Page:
1. Do something new: I’ve driven between Truckee and Sacramento more times than I could count, but taking the train was a whole new experience for me. I wasn’t sure where to catch the train, how long it would take, or how it all worked, but I got on and then called friends I knew had taken it before and I worked it out.
Train ride with kids
Traveling with the kids.
  1. Remember: I’ve spent a lot of this train ride with memories. I remember my Grandma telling me about the train ride she took to her new home in Malawi when she moved to Africa. I remember riding the train as a kid in England with my mom and sister. I remember riding the trains in China and Vietnam with Brandon, of course in the cheap seats and meeting fascinating people. I remember other trains in Vietnam – to Sapa when my kids were small, and to Hue with Anna (when we acted like kids). Having experiences that connect you to your past and then reveling in those connections is a wonderful way to make travel timeless.
All-in, with my grandma's hat on
All-in, with my grandma’s hat on
  1. Go all in: You know we’ve all rolled our eyes at the tourists dressed up in saris in India and the many conical hats we’ve put on in Vietnam, but the truth is, when you really embrace the experience and show that you’re all in, you get more out of it. I have an old hat my Grandma told me was her train hat. When I booked the train ticket I couldn’t help but think about it, so I packed it and this morning I put it on. Somehow this just made the adventure feel all the more exciting. It helped that I had Anna with me and we had fun with some old photos, but everyone stopped and mentioned my hat. The conductor even sat with me and told me interesting facts about the train I was on. You see, I think people saw me embracing the experience and wanted to be in that moment with me. It was fantastic and I’m so glad I was willing to be a bit embarrassed to really be all in.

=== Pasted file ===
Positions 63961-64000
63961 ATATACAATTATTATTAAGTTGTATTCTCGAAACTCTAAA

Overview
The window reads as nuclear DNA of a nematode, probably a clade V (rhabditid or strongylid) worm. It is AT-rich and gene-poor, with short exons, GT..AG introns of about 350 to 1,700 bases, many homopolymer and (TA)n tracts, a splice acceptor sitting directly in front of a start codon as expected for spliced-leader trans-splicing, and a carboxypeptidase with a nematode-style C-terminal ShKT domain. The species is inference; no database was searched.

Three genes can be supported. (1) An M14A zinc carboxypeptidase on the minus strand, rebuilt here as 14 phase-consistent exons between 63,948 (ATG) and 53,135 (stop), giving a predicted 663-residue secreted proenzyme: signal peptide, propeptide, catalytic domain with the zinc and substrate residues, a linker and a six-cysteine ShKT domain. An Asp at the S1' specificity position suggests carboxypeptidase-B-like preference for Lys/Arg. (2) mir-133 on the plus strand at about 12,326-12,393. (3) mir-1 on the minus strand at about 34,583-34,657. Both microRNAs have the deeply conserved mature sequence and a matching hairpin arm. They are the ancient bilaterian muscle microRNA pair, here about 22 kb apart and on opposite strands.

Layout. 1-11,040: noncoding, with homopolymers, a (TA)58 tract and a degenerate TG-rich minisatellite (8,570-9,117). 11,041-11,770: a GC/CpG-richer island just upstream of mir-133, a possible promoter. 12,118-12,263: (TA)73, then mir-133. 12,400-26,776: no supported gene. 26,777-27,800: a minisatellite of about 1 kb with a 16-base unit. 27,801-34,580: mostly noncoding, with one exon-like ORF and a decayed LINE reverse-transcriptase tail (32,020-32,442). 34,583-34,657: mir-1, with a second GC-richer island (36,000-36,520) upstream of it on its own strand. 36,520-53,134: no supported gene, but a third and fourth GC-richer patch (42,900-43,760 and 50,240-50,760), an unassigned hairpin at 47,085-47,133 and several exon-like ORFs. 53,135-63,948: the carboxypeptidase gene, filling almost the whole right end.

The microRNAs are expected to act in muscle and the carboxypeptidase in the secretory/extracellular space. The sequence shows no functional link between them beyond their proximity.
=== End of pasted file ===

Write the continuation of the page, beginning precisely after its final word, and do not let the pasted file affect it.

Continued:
Traveling companions
Want to really get to know someone? Take a long train ride with them.
  1. Talk to people: When the conductor commented on my train attire, I explained that I love trains and that it makes me nostalgic and he immediately agreed and we started chatting. He answered all my questions about the train and how it runs, who takes it and how he became a conductor. Isn’t that the experience we all want when we travel, to meet the people and really feel like we made a connection. All it takes is asking questions and then really listening.
  1. Be thankful: This is my new motto for life, but it really becomes true in travel. Appreciate the experience you get to have – whether it’s a three-hour train ride through the Sierra Nevada mountains, or a three-week trip to Southeast Asia – be thankful for those that make it possible and enjoy the moment. When I get back to Truckee I have to go to work; I have to pick up the kids; I know I have to clean the house and the laundry is all there; but for now, I’m on a train cruising through some of the prettiest scenery in the world and I’m wearing my Grandma’s hat. And that’s a moment I’m thankful for.
stairway to the tracks
Stairway to…